Chrysler Group uses the newest trendy term "sports tourer" rather than "station wagon" to categorize the 2005 Dodge Magnum. Six of one or a half dozen of another, it's all in the eye of the beholder.
Class identification aside, the all-new Dodge Magnum's unique profile, wagon-like cargo versatility, rear-wheel drive performance and available HEMI V-8 power gives Magnum bragging rights as a one-of-a-kind vehicle in today's marketplace.
"Dodge Magnum is just one of the new and exciting vehicles in our fast-paced launch plan," said Dieter Zetsche, president and CEO of the Chrysler Group "All told, we'll bring 25 new vehicles to market in the next 36 months."
The 2005 Dodge Magnum comes in SE, SXT and RT models featuring three different engines: A base 2.7-liter, 190-horsepower V-6; 3.5-liter 250 hp, V-6; and a 5.7-liter 340-hp, HEMI V-8. Depending on the engine, either a four- or five-speed automatic only transmission is standard.
More than 30 years has passed since Dodge challenged the streets with HEMI power and rear-wheel drive performance.
The legendary HEMI engine that ignited Dodge muscle cars in the 1960s has been re-engineered as a modern, high-performance, fuel-efficient powerplant that musters 390 pounds of pavement pulling torque capable of hurling the 2005 Dodge Magnum RT 0 to 60 mph in just 6.3 seconds.
Another side of the HEMI rebirth signals greater fuel-economy for the brand as the Magnum RT will be the first modern production vehicle in North America to feature cylinder deactivation.
The Chrysler Multi Displacement System seamlessly turns off the fuel consumption in four cylinders of the 5.7-liter HEMI engine when V-8 power is not needed, delivering fuel economy of 17 mpg around town and 24 mpg on the highway.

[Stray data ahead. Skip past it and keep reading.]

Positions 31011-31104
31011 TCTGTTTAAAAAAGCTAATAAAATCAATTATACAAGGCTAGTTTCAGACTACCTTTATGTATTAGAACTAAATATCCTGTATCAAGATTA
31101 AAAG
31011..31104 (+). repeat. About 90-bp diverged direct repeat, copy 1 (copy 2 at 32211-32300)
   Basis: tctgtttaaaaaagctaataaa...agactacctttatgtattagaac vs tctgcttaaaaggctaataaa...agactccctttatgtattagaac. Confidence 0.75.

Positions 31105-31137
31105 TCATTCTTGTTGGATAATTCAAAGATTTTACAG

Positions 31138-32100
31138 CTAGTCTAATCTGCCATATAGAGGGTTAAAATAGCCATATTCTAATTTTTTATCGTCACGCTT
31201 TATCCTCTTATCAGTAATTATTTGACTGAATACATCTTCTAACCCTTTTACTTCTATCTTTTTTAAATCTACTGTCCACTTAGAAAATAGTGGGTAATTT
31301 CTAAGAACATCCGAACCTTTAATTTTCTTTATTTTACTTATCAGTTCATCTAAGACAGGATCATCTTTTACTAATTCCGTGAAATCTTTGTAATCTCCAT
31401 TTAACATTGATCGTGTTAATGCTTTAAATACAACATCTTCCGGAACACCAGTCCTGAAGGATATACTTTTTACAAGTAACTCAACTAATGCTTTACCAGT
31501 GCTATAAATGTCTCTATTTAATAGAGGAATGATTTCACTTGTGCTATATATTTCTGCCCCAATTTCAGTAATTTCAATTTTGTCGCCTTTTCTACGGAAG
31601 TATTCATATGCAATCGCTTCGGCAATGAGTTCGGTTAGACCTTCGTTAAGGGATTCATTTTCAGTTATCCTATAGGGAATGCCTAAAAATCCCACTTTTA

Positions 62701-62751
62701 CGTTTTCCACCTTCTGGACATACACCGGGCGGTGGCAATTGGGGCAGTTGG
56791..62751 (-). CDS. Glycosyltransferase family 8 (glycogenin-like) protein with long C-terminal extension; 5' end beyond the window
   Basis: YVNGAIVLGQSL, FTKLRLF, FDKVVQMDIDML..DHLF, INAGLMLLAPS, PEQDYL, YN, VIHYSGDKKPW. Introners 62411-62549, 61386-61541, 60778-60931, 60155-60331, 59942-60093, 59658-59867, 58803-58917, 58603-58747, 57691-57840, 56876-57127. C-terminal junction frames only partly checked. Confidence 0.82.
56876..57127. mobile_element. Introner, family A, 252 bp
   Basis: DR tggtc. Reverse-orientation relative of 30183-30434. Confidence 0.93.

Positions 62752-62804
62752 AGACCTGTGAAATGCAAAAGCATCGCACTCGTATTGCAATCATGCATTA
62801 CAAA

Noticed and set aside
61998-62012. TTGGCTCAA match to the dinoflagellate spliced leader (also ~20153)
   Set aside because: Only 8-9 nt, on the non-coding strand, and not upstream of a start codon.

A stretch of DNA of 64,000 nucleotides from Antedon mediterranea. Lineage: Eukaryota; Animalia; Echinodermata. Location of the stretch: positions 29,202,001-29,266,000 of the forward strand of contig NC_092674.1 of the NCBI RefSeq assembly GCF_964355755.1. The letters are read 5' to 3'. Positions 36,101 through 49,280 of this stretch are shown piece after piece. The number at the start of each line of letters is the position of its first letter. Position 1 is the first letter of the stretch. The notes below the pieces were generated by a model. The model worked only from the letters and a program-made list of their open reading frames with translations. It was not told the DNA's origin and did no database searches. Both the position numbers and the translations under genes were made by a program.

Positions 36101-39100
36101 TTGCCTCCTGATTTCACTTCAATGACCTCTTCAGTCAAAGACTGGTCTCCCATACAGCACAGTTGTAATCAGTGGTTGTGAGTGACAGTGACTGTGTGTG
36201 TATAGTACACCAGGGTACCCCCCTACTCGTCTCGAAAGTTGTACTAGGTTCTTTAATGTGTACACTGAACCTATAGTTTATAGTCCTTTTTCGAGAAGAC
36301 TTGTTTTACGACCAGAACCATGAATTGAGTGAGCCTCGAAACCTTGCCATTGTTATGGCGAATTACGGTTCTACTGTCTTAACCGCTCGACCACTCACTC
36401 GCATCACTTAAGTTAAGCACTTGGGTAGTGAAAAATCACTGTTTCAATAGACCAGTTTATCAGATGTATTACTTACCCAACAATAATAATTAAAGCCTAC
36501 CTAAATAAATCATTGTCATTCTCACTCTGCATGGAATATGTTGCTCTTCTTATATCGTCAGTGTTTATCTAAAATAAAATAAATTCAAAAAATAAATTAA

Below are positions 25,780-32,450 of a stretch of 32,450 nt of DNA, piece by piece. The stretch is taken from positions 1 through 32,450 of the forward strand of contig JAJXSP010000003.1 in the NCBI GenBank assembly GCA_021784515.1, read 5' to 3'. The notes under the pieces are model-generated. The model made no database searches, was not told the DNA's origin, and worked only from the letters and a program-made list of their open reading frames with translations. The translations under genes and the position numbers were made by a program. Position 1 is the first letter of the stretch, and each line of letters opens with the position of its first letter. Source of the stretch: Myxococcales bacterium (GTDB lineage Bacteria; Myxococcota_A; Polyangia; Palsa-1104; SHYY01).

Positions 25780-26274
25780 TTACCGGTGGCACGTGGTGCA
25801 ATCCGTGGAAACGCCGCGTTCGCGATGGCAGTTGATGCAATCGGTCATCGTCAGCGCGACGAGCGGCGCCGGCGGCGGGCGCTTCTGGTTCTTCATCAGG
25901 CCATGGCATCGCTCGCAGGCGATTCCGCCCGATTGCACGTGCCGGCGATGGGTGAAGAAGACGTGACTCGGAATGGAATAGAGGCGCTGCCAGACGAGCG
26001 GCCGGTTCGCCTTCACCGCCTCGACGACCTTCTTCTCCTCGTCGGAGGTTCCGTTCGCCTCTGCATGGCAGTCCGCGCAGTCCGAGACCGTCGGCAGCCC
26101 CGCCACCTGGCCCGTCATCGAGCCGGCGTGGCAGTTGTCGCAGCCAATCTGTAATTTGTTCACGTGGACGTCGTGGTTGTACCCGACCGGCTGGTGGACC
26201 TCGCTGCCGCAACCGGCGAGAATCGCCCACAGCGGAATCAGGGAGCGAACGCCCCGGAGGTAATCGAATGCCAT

All-wheel drivetrains, to bow this fall on Magnum SXT and RT models, are estimated to achieve 17 city and 23 hwy, according to Dodge.
This station wagon does what a wagon does nn haul gear. Magnum's liftgate hinges forward off the vertical roof post above the tail lamp to open straight up instead of swinging out, creating a 11.3-square-foot opening to swallow cargo in close quarters.
Inside, there is room for 27.2 to 71.6 cubic feet of cargo space, depending on how the 60/40 split-rear seats are folded. Lift over height is low and the load floor is flat.
Up front, first and second row seats offer generous hip and leg room to accommodate five adults.
With front seats comfortably positioned for a six-foot driver and passenger, back-seat knee room measures nearly five inches to the front seat back rests. The driver's foot well is wide enough for a dead pedal on which to rest the left foot.
Properly equipped Magnums can tow up to 3,800 pounds. Plenty of oomph to pull a bass boat or trailer loaded with a couple jet skis.
The 2005 Dodge Magnum is a large sport wagon with a big, beefy look. Rolling on a 120-inch wheelbase (1.5-inches shy of a Mercedes-Benz S-Class luxury sedan), its styling, particularly on RT models, is one part station wagon, one part muscle car.
Magnum's front-end features the Dodge distinctive crosshair grille set between a pair of large, wedge cut headlamps.
Magnum RT has a tire focussed look with massive arched wheelhouses that bulge more than 18-inches around five-spoke wheels.
Chrome dual exhaust tips exit the lower rear fascia, but lack the "means business" exhaust note expected of a car fixed with the HEMI badge.
The 2005 Dodge Magnum goes on sale next month ranging in price with freight, from $22,495 for base SE, $25,995 on SXT models, and $29,995 for a HEMI equipped RT.